Under the health-care overhaul, insurers beginning this year must spend at least 80 percent of the premium dollars they collect on medical claims or quality improvement efforts. Administrative expenses and profits are limited to 20 percent or less of what they collect. Those that don’t meet these new “medical loss ratio” standards have to refund the extra premiums collected to consumers. (In insurance lingo, medical claims paid are considered “losses.”)
“[It] has to do with making sure consumers are getting value for their premium dollar,” Sarah Lueck, a senior policy analyst at the Center on Budget and Policy Priorities, says of the new provisions.
Avoiding big rebates
While Aetna’s move may not be unprecedented, it is also not the norm. “It certainly is possible” that premiums have been reduced on occasion for particular individuals or groups, says Robert Zirkelbach, a spokesman for America’s Health Insurance Plans. But if so, the trade group’s data, which track average premiums, don’t show it. “Premiums are going up every year,” he says. Since 2005, the average family health insurance premium has increased 27 percent, according to the Kaiser Family Foundation’s annual employer health benefit survey.
Premiums are based on a number of factors, including claims, the price of medical goods and services, and regulatory requirements. As the economy continues to struggle, consumers have cut back on their use of medical services. The request for a rate decrease in Connecticut reflects this lower-than-anticipated use, says Aetna spokesman Mohit Ghose.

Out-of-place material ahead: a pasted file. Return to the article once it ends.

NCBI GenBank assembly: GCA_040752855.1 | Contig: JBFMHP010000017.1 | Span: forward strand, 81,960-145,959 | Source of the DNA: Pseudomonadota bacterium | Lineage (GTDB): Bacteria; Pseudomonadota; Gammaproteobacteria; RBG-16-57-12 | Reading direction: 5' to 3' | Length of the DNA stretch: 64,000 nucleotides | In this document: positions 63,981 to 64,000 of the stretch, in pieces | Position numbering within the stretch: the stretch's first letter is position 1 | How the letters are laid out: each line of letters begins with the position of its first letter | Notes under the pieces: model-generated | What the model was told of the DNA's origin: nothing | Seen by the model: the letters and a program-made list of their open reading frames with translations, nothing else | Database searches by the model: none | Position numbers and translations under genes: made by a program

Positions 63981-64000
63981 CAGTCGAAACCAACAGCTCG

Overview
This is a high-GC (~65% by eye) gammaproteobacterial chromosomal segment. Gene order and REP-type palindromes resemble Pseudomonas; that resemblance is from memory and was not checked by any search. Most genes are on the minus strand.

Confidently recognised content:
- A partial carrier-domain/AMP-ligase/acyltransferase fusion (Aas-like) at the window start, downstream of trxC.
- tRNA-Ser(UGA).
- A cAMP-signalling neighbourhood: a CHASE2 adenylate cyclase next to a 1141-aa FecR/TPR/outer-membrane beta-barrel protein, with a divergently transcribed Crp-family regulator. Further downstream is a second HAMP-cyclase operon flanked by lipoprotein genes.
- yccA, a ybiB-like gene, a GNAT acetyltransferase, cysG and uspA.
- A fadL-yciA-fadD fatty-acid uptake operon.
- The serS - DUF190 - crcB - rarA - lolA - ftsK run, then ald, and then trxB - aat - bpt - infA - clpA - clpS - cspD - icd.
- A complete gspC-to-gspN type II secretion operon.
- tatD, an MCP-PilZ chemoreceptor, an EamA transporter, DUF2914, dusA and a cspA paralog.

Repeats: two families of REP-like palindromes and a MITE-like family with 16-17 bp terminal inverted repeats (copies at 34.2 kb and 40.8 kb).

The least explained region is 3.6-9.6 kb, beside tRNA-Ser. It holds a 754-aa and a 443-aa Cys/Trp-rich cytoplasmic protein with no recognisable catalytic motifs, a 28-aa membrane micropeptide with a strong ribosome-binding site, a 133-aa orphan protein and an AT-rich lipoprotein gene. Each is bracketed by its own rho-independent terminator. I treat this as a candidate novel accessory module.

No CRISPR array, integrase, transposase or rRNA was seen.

That’s where the medical loss ratio, or MLR, requirement comes into play, say health-policy experts. “If you have an insurer whose costs are leveling off and it continues to increase premiums, then there’s going to be a day of reckoning,” says Jost. “They’ll have to pay a big rebate.” By lowering premiums now, Aetna avoids this eventuality.
The Obama administration estimates that starting in 2012 the MLR provisions may result in as many as 9 million people being eligible for rebates totaling $1.4 billion; in the individual market, where people who don’t get insurance through their workplace can purchase coverage, the average rebate could be $164 per person.
Elsa Obuchowski would like to be one of them. The Norwalk, Conn., resident, who is a freelance textbook editor, pays $520 a month for a UnitedHealthcare policy with a $2,500 deductible. This year, Obuchowski’s increase was 4.5 percent, but in previous years it’s been as high as 14 percent, she says. Even though her own premium won’t be affected by Aetna’s move, she’s heartened by it. “It sounds very hopeful,” she says.